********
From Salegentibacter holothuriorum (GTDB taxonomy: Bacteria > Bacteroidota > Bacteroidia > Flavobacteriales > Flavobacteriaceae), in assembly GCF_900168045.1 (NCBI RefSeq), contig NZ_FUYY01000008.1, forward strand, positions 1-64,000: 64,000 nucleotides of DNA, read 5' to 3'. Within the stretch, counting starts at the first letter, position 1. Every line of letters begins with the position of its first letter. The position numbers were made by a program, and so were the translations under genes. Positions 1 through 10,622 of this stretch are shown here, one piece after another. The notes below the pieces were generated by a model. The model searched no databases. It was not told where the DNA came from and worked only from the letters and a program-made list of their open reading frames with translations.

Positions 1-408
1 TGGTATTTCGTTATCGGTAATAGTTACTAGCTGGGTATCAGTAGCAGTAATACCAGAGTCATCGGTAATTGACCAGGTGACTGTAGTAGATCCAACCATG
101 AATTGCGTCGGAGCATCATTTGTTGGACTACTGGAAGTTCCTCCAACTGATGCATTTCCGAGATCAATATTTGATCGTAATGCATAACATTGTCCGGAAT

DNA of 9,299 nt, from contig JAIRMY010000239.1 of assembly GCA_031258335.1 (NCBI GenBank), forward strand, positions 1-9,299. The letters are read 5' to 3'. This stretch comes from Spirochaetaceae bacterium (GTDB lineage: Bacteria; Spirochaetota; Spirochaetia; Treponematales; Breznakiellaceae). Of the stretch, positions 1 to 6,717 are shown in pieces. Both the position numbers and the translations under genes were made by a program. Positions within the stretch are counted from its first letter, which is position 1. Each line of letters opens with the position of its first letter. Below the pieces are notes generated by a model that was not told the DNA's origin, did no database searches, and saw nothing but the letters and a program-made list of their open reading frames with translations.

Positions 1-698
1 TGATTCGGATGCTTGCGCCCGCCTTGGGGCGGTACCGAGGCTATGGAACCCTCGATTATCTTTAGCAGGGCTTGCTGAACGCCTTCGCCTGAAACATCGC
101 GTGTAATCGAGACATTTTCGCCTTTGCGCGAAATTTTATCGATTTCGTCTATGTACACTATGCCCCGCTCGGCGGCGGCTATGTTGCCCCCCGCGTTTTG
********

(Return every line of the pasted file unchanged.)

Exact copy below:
From Salegentibacter holothuriorum (GTDB taxonomy: Bacteria > Bacteroidota > Bacteroidia > Flavobacteriales > Flavobacteriaceae), in assembly GCF_900168045.1 (NCBI RefSeq), contig NZ_FUYY01000008.1, forward strand, positions 1-64,000: 64,000 nucleotides of DNA, read 5' to 3'. Within the stretch, counting starts at the first letter, position 1. Every line of letters begins with the position of its first letter. The position numbers were made by a program, and so were the translations under genes. Positions 1 through 10,622 of this stretch are shown here, one piece after another. The notes below the pieces were generated by a model. The model searched no databases. It was not told where the DNA came from and worked only from the letters and a program-made list of their open reading frames with translations.

Positions 1-408
1 TGGTATTTCGTTATCGGTAATAGTTACTAGCTGGGTATCAGTAGCAGTAATACCAGAGTCATCGGTAATTGACCAGGTGACTGTAGTAGATCCAACCATG
101 AATTGCGTCGGAGCATCATTTGTTGGACTACTGGAAGTTCCTCCAACTGATGCATTTCCGAGATCAATATTTGATCGTAATGCATAACATTGTCCGGAAT

DNA of 9,299 nt, from contig JAIRMY010000239.1 of assembly GCA_031258335.1 (NCBI GenBank), forward strand, positions 1-9,299. The letters are read 5' to 3'. This stretch comes from Spirochaetaceae bacterium (GTDB lineage: Bacteria; Spirochaetota; Spirochaetia; Treponematales; Breznakiellaceae). Of the stretch, positions 1 to 6,717 are shown in pieces. Both the position numbers and the translations under genes were made by a program. Positions within the stretch are counted from its first letter, which is position 1. Each line of letters opens with the position of its first letter. Below the pieces are notes generated by a model that was not told the DNA's origin, did no database searches, and saw nothing but the letters and a program-made list of their open reading frames with translations.

Positions 1-698
1 TGATTCGGATGCTTGCGCCCGCCTTGGGGCGGTACCGAGGCTATGGAACCCTCGATTATCTTTAGCAGGGCTTGCTGAACGCCTTCGCCTGAAACATCGC
101 GTGTAATCGAGACATTTTCGCCTTTGCGCGAAATTTTATCGATTTCGTCTATGTACACTATGCCCCGCTCGGCGGCGGCTATGTTGCCCCCCGCGTTTTG